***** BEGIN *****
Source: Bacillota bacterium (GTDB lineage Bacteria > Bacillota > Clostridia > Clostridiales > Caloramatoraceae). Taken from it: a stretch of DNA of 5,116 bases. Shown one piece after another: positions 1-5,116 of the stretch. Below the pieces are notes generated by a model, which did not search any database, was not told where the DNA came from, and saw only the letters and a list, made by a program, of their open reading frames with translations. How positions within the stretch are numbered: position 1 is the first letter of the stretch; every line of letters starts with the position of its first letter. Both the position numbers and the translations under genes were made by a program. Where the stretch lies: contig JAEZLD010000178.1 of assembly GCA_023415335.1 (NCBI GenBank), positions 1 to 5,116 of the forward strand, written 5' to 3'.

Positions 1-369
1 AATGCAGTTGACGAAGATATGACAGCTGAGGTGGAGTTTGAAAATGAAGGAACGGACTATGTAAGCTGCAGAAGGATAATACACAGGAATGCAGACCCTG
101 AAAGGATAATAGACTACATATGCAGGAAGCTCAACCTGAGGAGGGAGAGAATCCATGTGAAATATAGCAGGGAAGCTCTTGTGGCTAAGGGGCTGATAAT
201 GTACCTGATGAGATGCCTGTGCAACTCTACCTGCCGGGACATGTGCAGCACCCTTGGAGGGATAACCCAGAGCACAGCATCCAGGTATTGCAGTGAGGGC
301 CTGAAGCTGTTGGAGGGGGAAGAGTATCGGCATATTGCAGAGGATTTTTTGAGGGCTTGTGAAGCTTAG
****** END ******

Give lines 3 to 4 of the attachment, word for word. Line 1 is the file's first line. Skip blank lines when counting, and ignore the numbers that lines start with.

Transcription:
1 AATGCAGTTGACGAAGATATGACAGCTGAGGTGGAGTTTGAAAATGAAGGAACGGACTATGTAAGCTGCAGAAGGATAATACACAGGAATGCAGACCCTG
101 AAAGGATAATAGACTACATATGCAGGAAGCTCAACCTGAGGAGGGAGAGAATCCATGTGAAATATAGCAGGGAAGCTCTTGTGGCTAAGGGGCTGATAAT